What to do when your spouse dies
What to do when your spouse dies
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What to do when your spouse dies

Husband and WifeUpon any family member’s death, especially your spouse, there is significant emotion that you will face, socially and psychologically. In addition, the financial implications of the loss of your spouse may be over whelming, especially if you were not involved in the management of the assets and finances in the past. Even with significant former involvement, however, there are likely additional matters that must be reviewed and addressed in order to properly attend to the ongoing and future paths you should take.

Following is a brief checklist to consider, in combination with speaking with your attorney, financial advisor, insurance agent, and accountant to be sure that all issues are being addressed:

1.  Contact Social Security to be sure that they are aware of the death, and consult with your accountant about steps that must be taken immediately and how this impacts your tax status in the future.

2.  Be sure to pay all funeral expenses in a timely manner to avoid any interest that may accrue, as very often, the funeral home may charge 1.5% per month (18% per year) on unpaid balances.

3.  Contact all former employers of the decedent to determine if there are any benefits available, be it life insurance, retirement plans, death benefits, etc.

4.  Be sure to verify the contents of your safe deposit box and see if there are any other assets that need to be attended to that were not listed on your income tax return, (such as stock that does not pay a dividend,) and have those assets reregistered or surrendered.

5.  Verify savings bonds to determine whether they should be cashed in or maintained, or if the names should be changed on those particular bonds.

6.  Before surrendering or cashing in significant life insurance policies, determine what interest rate the company will pay to continue to hold those funds, and do not make any decisions relative to investments until your team of advisors is consulted and reviewed.

7.  Verify annuities and other similar assets, but do not cash them in until other advisors are consulted.

8.  If there are private policies, such as long term care insurance, health insurance, etc., be sure to cancel the coverage and have refunds issued. Before doing so, be sure that your benefits are not being lost by the surrender.

9.  Assemble all records, such as marriage, death, VA, etc., as advisors and financial institutions may wish to see them. Often, these institutions will accept a copy after seeing the original, certified copy.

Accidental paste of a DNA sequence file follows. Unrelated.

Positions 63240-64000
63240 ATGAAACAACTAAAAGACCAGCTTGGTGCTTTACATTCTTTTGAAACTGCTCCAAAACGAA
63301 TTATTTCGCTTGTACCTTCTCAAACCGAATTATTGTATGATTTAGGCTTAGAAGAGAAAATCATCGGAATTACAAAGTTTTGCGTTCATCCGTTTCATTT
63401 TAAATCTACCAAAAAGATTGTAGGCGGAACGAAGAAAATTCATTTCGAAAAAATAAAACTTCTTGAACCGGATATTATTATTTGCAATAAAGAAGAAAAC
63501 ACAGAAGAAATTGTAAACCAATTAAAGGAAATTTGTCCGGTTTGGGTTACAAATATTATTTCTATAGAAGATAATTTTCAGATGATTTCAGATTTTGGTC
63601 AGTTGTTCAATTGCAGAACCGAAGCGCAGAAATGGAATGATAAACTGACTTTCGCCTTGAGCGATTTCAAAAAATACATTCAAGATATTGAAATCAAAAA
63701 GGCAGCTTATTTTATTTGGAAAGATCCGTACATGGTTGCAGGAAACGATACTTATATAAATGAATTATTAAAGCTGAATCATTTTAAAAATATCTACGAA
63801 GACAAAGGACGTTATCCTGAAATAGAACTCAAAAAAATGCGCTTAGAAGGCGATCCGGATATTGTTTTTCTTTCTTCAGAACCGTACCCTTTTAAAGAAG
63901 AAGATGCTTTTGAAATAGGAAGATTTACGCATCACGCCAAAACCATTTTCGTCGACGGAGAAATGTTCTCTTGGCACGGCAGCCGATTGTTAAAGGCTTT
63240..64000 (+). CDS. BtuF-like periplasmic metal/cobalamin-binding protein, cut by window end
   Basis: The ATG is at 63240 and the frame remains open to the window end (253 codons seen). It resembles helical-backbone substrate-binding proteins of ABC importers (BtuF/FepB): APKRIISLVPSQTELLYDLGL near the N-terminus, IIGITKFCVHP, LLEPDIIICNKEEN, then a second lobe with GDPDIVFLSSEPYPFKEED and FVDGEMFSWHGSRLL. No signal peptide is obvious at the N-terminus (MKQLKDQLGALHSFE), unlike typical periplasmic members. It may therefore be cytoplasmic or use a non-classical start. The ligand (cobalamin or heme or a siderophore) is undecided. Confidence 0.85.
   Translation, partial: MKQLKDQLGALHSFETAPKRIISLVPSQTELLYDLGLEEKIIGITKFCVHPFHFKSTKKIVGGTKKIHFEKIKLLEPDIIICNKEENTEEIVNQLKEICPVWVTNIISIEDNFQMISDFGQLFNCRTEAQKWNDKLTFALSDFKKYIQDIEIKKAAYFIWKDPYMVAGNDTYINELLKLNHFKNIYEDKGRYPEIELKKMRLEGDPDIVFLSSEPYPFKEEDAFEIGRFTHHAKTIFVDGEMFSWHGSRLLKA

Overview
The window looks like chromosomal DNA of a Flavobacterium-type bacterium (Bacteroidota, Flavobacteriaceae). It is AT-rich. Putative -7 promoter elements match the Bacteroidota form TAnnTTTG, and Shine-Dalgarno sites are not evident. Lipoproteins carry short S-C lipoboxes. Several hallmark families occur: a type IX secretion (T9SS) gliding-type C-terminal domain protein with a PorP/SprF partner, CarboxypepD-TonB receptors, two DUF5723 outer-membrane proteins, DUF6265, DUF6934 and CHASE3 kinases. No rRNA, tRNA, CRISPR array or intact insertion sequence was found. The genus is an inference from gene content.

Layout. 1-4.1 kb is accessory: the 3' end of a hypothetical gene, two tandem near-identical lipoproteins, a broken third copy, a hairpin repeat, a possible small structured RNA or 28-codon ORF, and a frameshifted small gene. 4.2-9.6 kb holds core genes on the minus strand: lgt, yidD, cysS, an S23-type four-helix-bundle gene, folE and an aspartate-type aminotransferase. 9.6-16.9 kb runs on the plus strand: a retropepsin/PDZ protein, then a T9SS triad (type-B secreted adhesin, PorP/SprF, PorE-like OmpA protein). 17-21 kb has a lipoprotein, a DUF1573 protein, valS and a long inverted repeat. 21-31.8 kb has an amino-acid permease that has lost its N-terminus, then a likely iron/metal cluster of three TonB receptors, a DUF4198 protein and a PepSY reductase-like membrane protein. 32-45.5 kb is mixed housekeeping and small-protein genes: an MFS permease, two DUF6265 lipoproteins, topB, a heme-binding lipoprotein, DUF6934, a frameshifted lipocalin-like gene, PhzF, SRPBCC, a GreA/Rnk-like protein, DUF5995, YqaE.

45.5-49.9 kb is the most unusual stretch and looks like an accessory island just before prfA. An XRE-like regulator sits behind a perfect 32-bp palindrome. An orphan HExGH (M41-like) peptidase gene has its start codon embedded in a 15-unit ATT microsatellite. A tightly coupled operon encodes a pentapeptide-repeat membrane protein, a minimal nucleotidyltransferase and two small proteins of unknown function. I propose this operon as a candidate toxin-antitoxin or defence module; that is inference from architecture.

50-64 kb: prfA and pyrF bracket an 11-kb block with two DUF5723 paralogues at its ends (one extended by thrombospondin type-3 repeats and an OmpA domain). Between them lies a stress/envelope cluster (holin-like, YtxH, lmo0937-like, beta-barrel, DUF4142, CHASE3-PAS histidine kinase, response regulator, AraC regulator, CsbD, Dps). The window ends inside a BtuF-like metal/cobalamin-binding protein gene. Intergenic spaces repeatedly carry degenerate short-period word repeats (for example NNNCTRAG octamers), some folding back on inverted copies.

10.  Work with your advisors to determine whether your late spouse’s estate has to be probated, your must fund trusts, or it’s time to consider making gifts.

11.  Be sure to have your plan updated as soon as possible once you are ready to proceed, but again, no irrevocable, significant decisions should be made until a financial and legal plan is established, and that you are comfortable with that plan.

12.  Be sure to have all assets revalued to establish the new “tax basis” to minimize future capital gains.

13.  Continually meet with your advisors to be sure that probate is attended to as expeditiously as possible, and review all debts of your late spouse so you know which ones need to be paid and which ones should be postponed.

14.  Again, do not make any rash decisions, such as deciding to sell your home or liquidate portfolios, etc., until you are sure you are making the correct decision.

15.  Review all of your own needs, including financial, retirement, family issues, etc., before making decisions and consult your advisors for their input.

16.  Also, consider whether speaking with your family is appropriate, as they may be biased in advising you, such as whether you should move out of a geographic area or remain closer or further from them.


Naturally, if there are other issues, such as closely-held business interests, partnership interests, mineral rights, patent rights, etc., these will need significantly more attention to determine what, if anything, should be done with them.

The aforementioned is just a brief checklist of items to consider initially. You may wish to print this brief synopsis and keep it available with the rest of your other important papers, so in the event of your spouse’s death, you will be in a position to immediately take action regarding decisions that have to be made quickly. And most of all, consult your advisors ASAP.

Hyman G. Darling, Esq.

 

This post originally appeared on Bacon Wilson, P.C.'s blog entitled, "Estate Planning Bits."

 
 
 
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